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Tuesday, July 24, 2012

In Memory of Those Who Died in Aurora, Colorado, at the showing of The Dark Knight Rises

Danny and I went and saw The Dark Knight Rises on Saturday.  It was awesome!  I saw the teaser trailer a while ago, but I hadn't seen any other trailers before seeing the film, so I didn't have many expectations when I walked in the theater.  It was great, I would love to see it again.  (And if I looked like Anne Hathaway, I would wear that cat suit every day!)

When we got to the theater it was about 15 minutes before the 1:00 showing.  We figured we'd get in to the one after that, which was at 2:35; we expected to be at the theater for at least an hour before seeing the movie since it was opening weekend of one of the most anticipated movies of the year.  However, when we went up to the box office the employee informed us that there was still plenty of room in the showing that started in just fifteen minutes; out of 300 seats, only about 50 had been sold.

We were a little surprised.  Then we realized the reason it must have been so barren: the tragedy in Aurora, Colorado.

It's hard to put into words the feelings that come from hearing about this terrible event.  Senseless violence and murder are something I can never wrap my head around.  I just can't understand why someone would want to inflict that kind of pain on another living person.

When the movie started, I was imagining what it must have been like for them: sitting there, enjoying an evening with friends and about to see a film I'm sure they were all looking forward to, when someone comes in and starts shooting.  These were people with hopes, dreams, families, expectations, goals, and so much ahead of them, and it was all taken away in the blink of an eye.  My heart goes out to the victims, their families, friends, and the survivors from the theater.

One time, in a group of friends, someone asked us all what we would do if we only had two minutes left to live.  Most people responded with things like "fight to the death so I can live!" and "call 9-1-1!" and asked questions like "what am I dying from? Can I find a cure before I die?  Am I close to a hospital?"  My response was simple: "If I had just a few minutes left to live, I would think of all the things that made me happy."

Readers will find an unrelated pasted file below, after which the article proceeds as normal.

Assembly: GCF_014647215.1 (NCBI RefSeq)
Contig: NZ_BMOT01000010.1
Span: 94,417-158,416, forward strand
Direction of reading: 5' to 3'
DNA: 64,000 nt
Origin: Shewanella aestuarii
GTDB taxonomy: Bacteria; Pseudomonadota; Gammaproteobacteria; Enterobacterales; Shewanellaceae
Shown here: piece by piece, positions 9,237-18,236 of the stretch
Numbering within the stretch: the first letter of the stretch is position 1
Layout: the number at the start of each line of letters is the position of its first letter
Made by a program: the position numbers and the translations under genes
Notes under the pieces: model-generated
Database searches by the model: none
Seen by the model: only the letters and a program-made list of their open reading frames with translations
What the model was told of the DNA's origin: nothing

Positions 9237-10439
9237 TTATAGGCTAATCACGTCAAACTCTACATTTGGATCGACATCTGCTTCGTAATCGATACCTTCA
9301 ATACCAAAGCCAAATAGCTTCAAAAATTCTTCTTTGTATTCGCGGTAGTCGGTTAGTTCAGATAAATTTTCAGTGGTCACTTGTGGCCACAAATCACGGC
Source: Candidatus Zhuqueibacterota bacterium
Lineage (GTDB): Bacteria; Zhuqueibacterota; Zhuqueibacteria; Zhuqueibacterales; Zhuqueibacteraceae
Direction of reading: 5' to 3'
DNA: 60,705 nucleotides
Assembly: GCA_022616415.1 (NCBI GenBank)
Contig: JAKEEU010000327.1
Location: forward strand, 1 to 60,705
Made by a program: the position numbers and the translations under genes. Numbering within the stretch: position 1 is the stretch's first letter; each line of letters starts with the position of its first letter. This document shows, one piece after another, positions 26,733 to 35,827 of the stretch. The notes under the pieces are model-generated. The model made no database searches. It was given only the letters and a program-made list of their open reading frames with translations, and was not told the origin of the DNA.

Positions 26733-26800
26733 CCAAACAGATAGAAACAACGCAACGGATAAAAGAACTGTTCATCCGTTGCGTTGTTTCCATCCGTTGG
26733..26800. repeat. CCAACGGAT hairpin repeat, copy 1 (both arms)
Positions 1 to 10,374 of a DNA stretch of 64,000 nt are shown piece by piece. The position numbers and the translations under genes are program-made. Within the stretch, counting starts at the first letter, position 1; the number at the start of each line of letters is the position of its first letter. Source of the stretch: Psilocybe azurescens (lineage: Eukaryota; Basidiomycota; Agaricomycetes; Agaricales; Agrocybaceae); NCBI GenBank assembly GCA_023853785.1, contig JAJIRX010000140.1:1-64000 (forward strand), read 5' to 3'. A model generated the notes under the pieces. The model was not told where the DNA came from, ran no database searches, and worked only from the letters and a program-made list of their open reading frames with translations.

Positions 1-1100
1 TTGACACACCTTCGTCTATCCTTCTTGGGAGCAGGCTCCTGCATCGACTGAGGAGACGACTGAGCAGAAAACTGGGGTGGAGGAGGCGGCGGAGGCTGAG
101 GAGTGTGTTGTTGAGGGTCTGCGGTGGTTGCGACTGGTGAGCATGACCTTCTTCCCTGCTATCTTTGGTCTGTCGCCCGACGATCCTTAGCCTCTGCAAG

In the wake of this shocking catastrophe, there have been a lot of people calling for stricter gun laws and more government control.  People are throwing out statistics about how many gun-related deaths there are every year.  The truth is, getting rid of guns won't be what makes the difference.  They're simply a tool, not the mastermind behind the crime.  If a person wants to inflict harm on another, they're not going to just say "Hmm, I don't have a gun.  Oh well, guess I can't do anything to hurt them."  They'll find other means; they'll use another tool.  Tighter gun laws isn't going to change how people feel, and it isn't going to stop violence- it'll just make it so that the only people who have guns are the ones who acquire them illegally.

To back up my statement there, consider this: when alcohol was illegal during the Prohibition (1920-1933), it is estimated that alcohol consumption remained at about 60%-70% of what it was pre-Prohibition (source).  That means that out of 100 people who drank alcohol before the Prohibition, there was around 70 who still regularly consumed alcohol while it was illegal.  That's just an estimation, so it's likely that it could be higher.  Take a look at marijuana: it's illegal (a few states allow it for medicinal purposes only, but no state allows it for recreational use), and yet it's estimated that almost half of the population uses it regularly.  If people want something, legal or not, they can get it.

So what's the solution?  I'm not sure, really.  The easy answer is that the solution to violence is love and kindness, but I have no idea how to implement that on a national scale.  Maybe the solution is to just do what we can as individuals to show kindness to all others; kindness is contagious, and it spreads fast.

Of course, some people, like James Holmes, just aren't stable.  No person in their right mind would do such a thing to other people.

My heart and thoughts go out to all affected by this.

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